Qantas freights gliders from South Africa to Sydney

For the first time, Qantas loaded two brand new Jonker JS3 Raptures sailplane gliders into the cargo hold of a passenger Boeing 747-400.


Boeing Qantas


For more than 90 years, Qantas has been moving unique and oddly-sized items around the world, from fragile artwork to live animals, Formula 1 cars and aircraft parts (including engines).

 

One object that has never been flown until recently? Another plane. Let alone two.

 

For the first time, Qantas loaded two brand new Jonker JS3 Raptures sailplane gliders into the cargo hold of a passenger Boeing 747-400. With the collaboration of experts, lots of careful coordinating, and a few tight squeezes, the gliders were flown from Johannesburg, South Africa to Sydney, Australia.

 

Jonker JS3 Raptures Gliders

 

The gliders were taken apart in smaller pieces with the fuselage, wings and rudders all packed into specially designed shipping crates.

 

The Qantas Freight team not only had to calculate if these boxes could fit inside the belly of the 747, but if the seven metres long boxes could fit through the door.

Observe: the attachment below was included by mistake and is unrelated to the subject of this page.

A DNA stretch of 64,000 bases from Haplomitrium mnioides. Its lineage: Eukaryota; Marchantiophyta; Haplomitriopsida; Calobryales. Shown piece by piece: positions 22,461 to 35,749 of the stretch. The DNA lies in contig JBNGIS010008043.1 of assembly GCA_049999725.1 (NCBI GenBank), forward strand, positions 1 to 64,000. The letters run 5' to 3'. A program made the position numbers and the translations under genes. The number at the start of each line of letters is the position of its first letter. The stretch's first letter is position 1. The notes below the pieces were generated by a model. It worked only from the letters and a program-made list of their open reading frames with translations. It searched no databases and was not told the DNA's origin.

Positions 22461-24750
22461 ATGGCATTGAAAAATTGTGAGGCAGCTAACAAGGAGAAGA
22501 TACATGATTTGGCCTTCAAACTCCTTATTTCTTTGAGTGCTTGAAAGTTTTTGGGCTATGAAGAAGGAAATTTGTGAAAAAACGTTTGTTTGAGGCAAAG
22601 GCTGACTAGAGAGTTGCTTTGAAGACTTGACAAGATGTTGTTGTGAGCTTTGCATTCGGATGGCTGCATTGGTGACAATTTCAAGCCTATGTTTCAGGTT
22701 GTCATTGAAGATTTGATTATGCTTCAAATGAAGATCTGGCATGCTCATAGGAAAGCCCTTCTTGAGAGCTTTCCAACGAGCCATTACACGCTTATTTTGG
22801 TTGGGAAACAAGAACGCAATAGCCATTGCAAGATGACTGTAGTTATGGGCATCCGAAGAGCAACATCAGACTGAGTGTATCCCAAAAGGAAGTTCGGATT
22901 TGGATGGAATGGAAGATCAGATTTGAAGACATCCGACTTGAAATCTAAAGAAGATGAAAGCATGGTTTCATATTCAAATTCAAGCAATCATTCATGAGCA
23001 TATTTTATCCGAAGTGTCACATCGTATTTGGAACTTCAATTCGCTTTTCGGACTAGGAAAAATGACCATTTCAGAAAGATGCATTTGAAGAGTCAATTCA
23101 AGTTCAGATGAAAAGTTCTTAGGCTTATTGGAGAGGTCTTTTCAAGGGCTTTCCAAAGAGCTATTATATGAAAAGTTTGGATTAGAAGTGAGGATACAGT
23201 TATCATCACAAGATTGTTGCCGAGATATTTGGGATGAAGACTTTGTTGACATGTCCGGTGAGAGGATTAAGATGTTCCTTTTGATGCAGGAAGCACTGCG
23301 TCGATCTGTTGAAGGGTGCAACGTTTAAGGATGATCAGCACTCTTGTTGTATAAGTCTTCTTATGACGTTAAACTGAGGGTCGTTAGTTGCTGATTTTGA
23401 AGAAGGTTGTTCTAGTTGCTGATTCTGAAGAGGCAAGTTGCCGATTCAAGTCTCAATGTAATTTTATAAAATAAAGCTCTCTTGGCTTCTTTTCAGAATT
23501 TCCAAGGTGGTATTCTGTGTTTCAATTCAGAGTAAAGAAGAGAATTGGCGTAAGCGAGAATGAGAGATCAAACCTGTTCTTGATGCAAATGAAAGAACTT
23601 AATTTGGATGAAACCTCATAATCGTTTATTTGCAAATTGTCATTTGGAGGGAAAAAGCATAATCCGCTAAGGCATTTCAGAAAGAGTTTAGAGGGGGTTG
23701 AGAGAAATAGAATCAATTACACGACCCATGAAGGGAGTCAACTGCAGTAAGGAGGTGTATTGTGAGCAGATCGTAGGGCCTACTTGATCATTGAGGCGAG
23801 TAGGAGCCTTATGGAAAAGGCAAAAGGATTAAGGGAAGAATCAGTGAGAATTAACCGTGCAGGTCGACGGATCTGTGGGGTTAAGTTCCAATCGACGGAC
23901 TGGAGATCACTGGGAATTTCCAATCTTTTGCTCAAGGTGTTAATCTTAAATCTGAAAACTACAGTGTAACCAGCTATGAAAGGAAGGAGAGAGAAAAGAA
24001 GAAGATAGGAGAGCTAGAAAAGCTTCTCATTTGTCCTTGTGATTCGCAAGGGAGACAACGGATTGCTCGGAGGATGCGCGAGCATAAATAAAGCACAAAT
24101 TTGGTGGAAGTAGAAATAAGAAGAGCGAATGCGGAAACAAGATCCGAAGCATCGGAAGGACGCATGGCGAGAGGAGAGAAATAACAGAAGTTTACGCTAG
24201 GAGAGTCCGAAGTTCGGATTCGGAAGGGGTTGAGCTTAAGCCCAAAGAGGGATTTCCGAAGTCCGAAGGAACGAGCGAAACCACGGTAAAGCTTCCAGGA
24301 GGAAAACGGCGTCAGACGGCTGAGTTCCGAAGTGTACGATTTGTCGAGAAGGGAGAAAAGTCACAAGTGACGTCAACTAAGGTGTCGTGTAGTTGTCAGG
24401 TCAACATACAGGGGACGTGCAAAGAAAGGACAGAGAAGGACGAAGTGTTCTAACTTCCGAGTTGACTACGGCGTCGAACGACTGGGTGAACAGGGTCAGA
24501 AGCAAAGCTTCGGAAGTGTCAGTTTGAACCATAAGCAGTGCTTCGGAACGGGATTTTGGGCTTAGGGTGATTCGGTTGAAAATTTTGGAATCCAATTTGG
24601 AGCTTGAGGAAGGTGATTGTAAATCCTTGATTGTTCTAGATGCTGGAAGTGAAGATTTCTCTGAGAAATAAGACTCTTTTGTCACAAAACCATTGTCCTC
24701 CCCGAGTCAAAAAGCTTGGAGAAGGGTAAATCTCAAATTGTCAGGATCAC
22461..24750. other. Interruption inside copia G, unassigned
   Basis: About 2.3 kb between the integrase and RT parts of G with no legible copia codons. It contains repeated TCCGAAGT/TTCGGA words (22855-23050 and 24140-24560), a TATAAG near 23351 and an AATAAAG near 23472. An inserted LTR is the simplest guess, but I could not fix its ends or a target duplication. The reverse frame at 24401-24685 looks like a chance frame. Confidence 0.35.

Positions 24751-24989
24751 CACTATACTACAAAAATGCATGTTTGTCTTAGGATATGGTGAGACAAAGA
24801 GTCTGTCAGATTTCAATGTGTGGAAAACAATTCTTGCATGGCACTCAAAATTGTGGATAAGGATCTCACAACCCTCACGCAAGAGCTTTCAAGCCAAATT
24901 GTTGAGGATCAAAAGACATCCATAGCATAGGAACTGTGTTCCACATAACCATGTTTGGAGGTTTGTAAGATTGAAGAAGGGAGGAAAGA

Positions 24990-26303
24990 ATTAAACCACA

The special crates could swivel 360 degrees (and with a lot of pivoting), slid in well. Once the boxes were locked in, there was 100mm of clearance between the top of the boxes and the ceiling of the cargo hold, making it a near perfect fit.

 

After landing safely in Sydney, the gliders made their way onward for their debut at the FAI World Gliding Championship in Benalla, Victoria.

 

Gliders usually travel large distances by sea, but due to timing constraints, Qantas worked closely with Jonker through the challenging logistics to deliver the gliders on time so they could compete in the World Gliding Championships.

 

Before these gliders even competed in Melbourne, they had broken an altitude, distance, speed and endurance record, having ‘flown’ (in a B747) from Johannesburg to Sydney.